• Wu, Charles Chong-Han. 2019. Why Do States Hedge in East Asia? An Empirical Study on Hedging. Asian Perspective, vol.43. no.3, p557-584
  • The purpose of project is to investigate whether countries in East Asia are acting anomalously from traditional balancing and bandwagoning assumptions in the face of China’s reemergence as a significant regional power. In East Asia, hedging takes the form of sending ambiguous alignment signals toward the United States in return for more autonomy by states that have no official alliance with Beijing. Incorporating Lim and Cooper’s (2015) redefinition of hedging, this study focuses on the conditions under which China’s neighbors adopt hedging behaviors. This paper aims to show that coercive capability indicators, including national capability and a U.S. military presence, are major factors in decisions by countries in East Asia to adopt hedging strategies. The findings suggest that when countries in this region seek to maximize economic benefits with Beijing, they also decrease certain security assurances from Washington as a hedge against Beijing’s influence over their national affairs.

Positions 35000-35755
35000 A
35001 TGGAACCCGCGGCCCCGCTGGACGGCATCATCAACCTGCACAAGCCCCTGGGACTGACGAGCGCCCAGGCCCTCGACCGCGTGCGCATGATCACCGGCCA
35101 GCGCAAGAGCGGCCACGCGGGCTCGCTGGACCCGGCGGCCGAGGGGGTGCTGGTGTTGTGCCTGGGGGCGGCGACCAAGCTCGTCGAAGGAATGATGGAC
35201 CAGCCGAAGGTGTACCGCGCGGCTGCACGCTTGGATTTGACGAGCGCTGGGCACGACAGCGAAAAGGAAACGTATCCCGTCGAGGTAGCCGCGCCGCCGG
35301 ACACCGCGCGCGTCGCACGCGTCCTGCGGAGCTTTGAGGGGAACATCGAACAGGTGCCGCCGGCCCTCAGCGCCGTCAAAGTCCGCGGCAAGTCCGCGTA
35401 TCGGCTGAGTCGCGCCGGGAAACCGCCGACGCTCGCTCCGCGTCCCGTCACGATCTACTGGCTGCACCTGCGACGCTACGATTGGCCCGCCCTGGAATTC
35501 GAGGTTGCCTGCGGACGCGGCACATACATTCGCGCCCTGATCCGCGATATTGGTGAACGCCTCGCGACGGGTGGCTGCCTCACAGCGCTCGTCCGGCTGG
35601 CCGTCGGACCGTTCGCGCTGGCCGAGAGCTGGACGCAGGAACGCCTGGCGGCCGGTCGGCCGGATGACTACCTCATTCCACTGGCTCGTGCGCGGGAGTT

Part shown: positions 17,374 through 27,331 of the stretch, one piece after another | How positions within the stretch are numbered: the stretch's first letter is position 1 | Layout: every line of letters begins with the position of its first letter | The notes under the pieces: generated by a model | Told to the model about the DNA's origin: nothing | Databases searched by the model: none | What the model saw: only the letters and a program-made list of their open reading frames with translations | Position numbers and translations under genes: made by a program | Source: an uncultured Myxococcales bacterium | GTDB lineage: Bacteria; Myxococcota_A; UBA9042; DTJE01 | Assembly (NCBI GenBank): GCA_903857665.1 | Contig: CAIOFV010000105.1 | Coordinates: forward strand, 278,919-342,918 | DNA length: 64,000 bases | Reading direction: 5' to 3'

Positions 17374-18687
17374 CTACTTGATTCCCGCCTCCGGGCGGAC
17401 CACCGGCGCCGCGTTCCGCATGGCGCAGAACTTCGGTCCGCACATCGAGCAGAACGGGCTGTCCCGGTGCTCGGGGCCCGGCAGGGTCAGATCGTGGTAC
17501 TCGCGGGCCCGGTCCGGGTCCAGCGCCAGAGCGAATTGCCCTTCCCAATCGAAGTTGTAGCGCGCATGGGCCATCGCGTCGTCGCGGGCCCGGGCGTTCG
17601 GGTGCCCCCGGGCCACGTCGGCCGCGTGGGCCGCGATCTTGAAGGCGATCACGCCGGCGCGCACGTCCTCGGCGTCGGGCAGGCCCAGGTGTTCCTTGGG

• Wu, Charles Chong-Han2018. Taiwan's Hedging Policy under the Competition and Cooperation in Sino-U.S. Relations. EurAmerica, vol.48. no. 4, p513-547
  • In the case of East Asian strategies towards a rising China and the existing U.S. influences, unless the dominant powers insist, decision makers have enough space hedging without leaning to either side. The “Pivot to Asia” policy by the previous Obama’s administration and Trump’s “Indo-Pacific” policy in 2017 has shown that there is not only economic cooperation between Beijing and Washington, but the continuous military competitions also need our attention between these two great powers. Thus, Tsai Ing-wen’s administration has adopted a more practical position that is best described as “hedging” yields with more flexible options. This paper aims to show the comprehensive studies in decisions by Ma Ying-jeou and Tsai Ing-wen to adopt hedging strategies. The findings demonstrate that Taiwan has continuously man- aged its policy by using hedge over the current regional affairs.